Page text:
de Silva Wijeyeratne, G. (2007). Sinharaja. Montage. August- September 2007. Pages 26-27. Volume 01, Issue 08.
The rain drummed on the roof at Martin’s as I awoke to a Spot-winged Thrush singing sweetly. I had arrived in Sinharaja the previous day for a public relations cum field visit to meet Hugues, a Belgian birder who runs his own company specialising in bird watching tours. Wicky who guiding taking Hugues and Veronique had greeted me on arrival with good news. A Ceylon Frogmouth had been found roosting on some ferns just a few feet away from the main road. What good luck. We feasted our eyes on this nocturnal bird with a strange troll like appearance because of its wide ‘frog mouth’. The bird opened its eyes once to take look at me and then went back to sleep. I could think of no better proof than this that wildlife is not disturbed by heavy visitation. On the contrary if they are not harassed, they become habituated to people.
The frogmouth was so close that I had to squeeze into the forest on the farther side of the trail so that my 600mm lens ably carried by Ratnasiri could find the minimum focusing distance of 6 meters. The dampness of the forest enveloped me as the lush growth of the sunlit trail edges reached up to my shoulders. The lower branches of young rainforest trees brushed over my face. I photographed the frogmouth only pausing intermittently to pick off leeches which were climbing on me.
The morning’s plans were dictated by last evening’s discovery of the frogmouth. It was off again to search for the new roost. Perhaps it would be found roosting with a mate. The frogmouth could not be found. Not that it had concealed itself any better. It is so wonderfully camouflaged could be easily overlooked. My attention turned to another rarely seen animal. Fruhstorfer’s Junglewatcher is a small dragonfly so far recorded only from Sinharaja. Perhaps I would find one perched on the vegetation besides the trail. A flash of blue in the canopy distracted the search. A Blue Oakleaf butterfly had settled high up on a tree trunk. When its wings closed its indistinguishable from a dead leaf. A flash of blue would light the forest gloom as it occasionally opened its wings. Then it was gone.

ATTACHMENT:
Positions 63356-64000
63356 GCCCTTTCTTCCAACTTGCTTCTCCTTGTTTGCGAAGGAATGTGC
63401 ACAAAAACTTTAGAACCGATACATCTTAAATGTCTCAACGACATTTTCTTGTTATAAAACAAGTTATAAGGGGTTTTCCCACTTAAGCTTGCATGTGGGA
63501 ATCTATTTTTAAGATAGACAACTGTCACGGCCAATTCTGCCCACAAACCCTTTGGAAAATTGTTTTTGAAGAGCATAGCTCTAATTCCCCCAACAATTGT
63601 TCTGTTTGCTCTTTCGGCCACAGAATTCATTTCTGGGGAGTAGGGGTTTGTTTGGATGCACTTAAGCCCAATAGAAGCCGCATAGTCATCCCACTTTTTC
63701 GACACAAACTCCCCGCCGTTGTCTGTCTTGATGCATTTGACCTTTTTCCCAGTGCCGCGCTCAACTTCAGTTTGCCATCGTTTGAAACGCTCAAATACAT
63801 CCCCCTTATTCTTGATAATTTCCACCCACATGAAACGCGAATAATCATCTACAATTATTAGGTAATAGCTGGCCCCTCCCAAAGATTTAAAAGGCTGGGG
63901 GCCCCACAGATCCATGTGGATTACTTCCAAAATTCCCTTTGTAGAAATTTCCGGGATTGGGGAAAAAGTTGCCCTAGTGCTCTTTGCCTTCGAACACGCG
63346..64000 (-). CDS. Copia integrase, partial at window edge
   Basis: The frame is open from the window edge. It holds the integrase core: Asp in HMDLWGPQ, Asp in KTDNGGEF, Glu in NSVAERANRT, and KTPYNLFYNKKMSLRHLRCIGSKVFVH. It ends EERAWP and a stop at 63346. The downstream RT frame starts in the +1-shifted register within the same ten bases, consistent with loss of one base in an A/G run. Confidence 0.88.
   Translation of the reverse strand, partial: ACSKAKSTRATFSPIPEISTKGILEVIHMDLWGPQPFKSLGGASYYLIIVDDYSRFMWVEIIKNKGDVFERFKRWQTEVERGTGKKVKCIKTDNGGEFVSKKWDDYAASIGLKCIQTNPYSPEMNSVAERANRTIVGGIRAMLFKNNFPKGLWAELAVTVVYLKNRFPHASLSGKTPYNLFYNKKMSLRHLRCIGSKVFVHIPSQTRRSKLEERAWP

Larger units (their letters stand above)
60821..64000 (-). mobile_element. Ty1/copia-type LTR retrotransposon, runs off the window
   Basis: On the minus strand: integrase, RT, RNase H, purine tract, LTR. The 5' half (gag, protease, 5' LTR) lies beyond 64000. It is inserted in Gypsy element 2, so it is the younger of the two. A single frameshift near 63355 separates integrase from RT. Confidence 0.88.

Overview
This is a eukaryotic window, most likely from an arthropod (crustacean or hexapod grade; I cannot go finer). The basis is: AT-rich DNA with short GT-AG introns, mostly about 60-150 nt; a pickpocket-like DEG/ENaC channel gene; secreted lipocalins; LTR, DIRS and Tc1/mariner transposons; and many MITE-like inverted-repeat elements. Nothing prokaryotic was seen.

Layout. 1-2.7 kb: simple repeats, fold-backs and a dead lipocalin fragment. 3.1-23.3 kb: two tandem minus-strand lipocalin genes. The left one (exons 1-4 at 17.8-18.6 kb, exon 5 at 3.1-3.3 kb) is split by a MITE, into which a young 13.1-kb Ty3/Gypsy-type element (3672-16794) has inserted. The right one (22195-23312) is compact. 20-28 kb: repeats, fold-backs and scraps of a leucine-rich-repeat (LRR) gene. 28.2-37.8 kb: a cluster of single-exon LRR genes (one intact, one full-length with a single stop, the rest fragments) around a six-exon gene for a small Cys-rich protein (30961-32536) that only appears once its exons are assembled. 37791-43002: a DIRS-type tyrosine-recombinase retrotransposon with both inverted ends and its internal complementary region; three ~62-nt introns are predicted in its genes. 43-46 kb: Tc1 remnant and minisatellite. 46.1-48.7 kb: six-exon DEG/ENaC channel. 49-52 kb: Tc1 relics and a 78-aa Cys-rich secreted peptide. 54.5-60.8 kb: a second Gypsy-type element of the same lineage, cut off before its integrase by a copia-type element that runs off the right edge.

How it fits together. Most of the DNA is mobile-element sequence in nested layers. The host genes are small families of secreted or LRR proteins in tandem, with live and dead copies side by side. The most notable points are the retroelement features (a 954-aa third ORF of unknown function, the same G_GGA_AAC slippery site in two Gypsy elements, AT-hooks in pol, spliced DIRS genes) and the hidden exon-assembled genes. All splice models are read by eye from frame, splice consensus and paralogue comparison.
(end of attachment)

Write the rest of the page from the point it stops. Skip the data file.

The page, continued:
A flock of the endemic Ashy-headed Laughingthrushes broke the stillness with their hysterical cackle. Pale irides (the whites of the eye) set against gray, gave the birds a surprised look. They are usually birds of the undergrowth, but in the absence of a flock of Ceylon Rufous Babblers, took the liberty to parade in the mid canopy. A mixed species feeding flock which I encountered later held one of the star birds of the lowland rainforest. A pair of Red-faced Malkohas. A clapping of wings announced their presence before we saw them. Birds of the high canopy, they are surprisingly difficult to see despite their relatively large size. A pair of Crested Drongos, the sentinels of the flock, uttered their belling calls and led the mixed flock away.
A movement over the heavily corrugated leaves of the Bowitiya caught my eye. A small dragonfly was perched dressed in a conservative greenish black with just a few yellow racing stripes on the thorax to lend a sporting touch. The elusive Junglewatcher, was jungle watching. Little is known about it, as is true for so much of the biodiversity of our lowland rainforests. It may stay that way because our state agencies make it so difficult for researchers. But that’s another story.
Gehan de Silva Wijeyeratne (firstname.lastname@example.org) is a corporate personality who is also a writer and photographer on a mission to create a million wildlife enthusiasts. E-mail him to subscribe to his quarterly wildlife e-newsletter.